J.W. Spear & Sons Ltd & Ots ('Mattel') v Zynga, Inc* (Peter Smith J;  EWHC 3348 (Ch); 01.11.13)
Mattel were the owners of all intellectual property rights associated with the well-known game SCRABBLE outside the US and Canada. Zynga was a leading app developer. It launched its game (the 'Scramble App'), which was available for use on Apple and Android devices in January 2012. Images of the Scramble App are shown below:
Click here to view mark.
Mattel brought an action for infringement of the following (i) the word mark SCRABBLE; (ii) a figurative mark including the word SCRABBLE; and (iii) the word mark SCRAMBLE. All three were registered as CTMs, inter alia, in respect of computer games in Class 9 and toys, games and playthings in Class 28. Mattel also claimed that Zynga's game constituted passing off.
Peter Smith J found that there was no evidence to enable him to decide whether or not there was a likelihood of confusion under Article 7(1)(b) or deception for the purpose of passing off:
- He placed no weight on survey evidence adduced by Mattel because no respondents to the surveys had been called to give live evidence and the evidence which was adduced was not considered of 'real value' (the Judge referring to Interflora v Marks & Spencer);
- He placed no significant weight on Twitter posts, iTunes reviews and extracts from Zynga’s customer service database, which were adduced by Mattel under a Civil Evidence Act notice because they constituted unidentified unchallengeable hearsay.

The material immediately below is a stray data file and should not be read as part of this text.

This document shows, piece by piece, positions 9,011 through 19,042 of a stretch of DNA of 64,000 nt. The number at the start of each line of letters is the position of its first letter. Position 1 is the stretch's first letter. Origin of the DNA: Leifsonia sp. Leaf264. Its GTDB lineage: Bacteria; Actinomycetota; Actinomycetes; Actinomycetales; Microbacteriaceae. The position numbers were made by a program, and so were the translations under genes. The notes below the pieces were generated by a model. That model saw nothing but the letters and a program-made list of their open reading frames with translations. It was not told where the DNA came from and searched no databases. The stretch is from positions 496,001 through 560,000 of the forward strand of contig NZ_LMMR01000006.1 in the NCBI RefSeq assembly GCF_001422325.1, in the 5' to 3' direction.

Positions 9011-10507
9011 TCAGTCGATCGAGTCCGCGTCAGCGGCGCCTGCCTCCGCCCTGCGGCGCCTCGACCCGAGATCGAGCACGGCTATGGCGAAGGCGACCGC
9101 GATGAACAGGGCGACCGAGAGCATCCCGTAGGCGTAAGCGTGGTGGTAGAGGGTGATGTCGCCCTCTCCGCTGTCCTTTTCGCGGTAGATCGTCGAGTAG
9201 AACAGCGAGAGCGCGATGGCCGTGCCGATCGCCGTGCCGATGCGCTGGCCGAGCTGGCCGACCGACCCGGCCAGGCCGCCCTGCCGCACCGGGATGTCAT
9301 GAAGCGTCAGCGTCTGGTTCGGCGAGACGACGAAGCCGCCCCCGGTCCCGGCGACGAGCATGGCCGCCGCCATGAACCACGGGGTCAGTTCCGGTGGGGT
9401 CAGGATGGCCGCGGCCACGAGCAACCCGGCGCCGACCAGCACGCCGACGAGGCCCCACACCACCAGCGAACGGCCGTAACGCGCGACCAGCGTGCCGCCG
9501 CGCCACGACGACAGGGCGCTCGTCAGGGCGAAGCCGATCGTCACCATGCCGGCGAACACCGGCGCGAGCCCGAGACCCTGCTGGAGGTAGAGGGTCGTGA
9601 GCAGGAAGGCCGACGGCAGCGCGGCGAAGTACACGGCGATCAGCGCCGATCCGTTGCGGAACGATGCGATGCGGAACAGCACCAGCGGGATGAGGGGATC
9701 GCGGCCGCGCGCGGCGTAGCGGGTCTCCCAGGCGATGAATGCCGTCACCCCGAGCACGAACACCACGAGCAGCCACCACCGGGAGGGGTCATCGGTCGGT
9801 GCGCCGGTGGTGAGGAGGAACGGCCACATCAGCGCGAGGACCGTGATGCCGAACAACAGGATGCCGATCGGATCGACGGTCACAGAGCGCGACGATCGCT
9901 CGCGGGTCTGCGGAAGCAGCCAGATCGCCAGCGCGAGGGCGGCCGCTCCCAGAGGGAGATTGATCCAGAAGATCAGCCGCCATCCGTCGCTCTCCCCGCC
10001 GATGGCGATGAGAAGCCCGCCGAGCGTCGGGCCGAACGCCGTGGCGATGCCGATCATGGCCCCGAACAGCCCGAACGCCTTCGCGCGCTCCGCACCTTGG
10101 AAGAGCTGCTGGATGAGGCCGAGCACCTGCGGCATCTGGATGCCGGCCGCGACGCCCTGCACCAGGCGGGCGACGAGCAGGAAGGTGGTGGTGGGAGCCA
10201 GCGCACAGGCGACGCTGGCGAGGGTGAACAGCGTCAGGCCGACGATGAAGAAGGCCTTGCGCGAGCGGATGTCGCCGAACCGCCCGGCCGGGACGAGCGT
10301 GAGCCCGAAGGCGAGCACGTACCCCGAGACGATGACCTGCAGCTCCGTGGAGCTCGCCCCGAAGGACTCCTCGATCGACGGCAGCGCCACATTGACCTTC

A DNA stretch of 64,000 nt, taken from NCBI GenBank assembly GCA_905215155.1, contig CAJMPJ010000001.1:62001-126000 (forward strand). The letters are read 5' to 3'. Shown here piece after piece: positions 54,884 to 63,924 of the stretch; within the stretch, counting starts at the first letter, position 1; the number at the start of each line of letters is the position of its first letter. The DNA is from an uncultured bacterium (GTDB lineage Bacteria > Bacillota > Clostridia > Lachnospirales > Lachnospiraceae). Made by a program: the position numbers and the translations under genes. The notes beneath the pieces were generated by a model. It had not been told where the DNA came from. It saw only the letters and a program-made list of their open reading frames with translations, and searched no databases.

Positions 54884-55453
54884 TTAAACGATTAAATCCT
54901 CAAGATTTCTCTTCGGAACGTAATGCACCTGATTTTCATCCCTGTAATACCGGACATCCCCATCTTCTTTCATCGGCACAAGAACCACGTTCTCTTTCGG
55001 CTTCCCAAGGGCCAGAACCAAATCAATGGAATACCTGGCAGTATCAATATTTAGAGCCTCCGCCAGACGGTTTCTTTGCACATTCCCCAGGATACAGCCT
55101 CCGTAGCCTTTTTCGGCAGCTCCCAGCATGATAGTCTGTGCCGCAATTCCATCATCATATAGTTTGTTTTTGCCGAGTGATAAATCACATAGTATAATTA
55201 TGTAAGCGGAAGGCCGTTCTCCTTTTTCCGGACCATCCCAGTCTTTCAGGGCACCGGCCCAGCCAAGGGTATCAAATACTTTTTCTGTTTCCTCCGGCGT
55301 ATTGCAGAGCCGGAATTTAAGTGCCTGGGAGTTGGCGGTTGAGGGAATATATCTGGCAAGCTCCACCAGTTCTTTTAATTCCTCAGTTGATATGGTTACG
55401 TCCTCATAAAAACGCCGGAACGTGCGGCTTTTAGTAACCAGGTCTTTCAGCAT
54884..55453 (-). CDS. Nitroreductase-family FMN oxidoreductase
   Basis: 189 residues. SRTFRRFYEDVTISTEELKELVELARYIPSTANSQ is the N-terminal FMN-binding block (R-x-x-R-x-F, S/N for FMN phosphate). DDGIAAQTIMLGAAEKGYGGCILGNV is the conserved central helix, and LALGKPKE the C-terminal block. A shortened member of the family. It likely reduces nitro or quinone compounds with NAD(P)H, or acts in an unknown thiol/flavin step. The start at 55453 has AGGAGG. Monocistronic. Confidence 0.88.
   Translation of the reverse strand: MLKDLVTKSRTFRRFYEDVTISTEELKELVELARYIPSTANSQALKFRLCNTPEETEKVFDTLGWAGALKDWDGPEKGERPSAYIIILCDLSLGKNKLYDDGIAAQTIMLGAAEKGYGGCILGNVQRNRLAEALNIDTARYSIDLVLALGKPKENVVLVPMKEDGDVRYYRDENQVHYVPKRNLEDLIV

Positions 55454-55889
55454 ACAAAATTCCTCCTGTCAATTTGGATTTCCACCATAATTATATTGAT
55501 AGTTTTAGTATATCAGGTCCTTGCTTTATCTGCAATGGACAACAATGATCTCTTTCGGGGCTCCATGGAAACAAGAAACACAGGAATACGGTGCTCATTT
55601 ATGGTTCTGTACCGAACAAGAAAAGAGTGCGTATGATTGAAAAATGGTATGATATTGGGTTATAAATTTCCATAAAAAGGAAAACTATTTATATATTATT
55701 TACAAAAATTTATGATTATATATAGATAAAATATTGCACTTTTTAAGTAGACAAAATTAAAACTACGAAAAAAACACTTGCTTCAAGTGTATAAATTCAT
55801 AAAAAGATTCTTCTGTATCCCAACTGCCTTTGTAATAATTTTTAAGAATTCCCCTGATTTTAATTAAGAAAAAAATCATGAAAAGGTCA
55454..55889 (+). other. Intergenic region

- Although not determinative, he found that evidence that Mattel knew of Zynga's use of Scramble for many years (although only at middle order executive level) and had taken no action; his conclusion being that Mattel did not perceive the use of the word 'Scramble' as an infringement of its rights.
As a consequence, the Judge made his decision on judicial instinct and held that Zynga's digital word game 'Scramble' (according to Mattel) or 'Scramble With Friends' (according to Zynga) did not infringe Mattel's CTMs for SCRABBLE and did not constitute passing off. However, the game's logo was written in such a way that the letter 'm' of Scramble was positioned on its side and looked confusingly like a 'b', and therefore passed off and infringed the SCRABBLE CTMs.
The Judge also found that, if valid, Mattel's SCRAMBLE CTM would have been infringed by the name 'Scramble'. However, he found that 'Scramble' was descriptive of Zynga's game; it was an ordinary English word commonly used in word games and, in his view, had become a common name for such games. The SCRAMBLE CTM was therefore held invalid under Articles 7(1)(c) and (d).
Finally, the Judge held that the addition of 'With Friends' would not have assisted Zynga if he had not found 'Scramble' to be descriptive.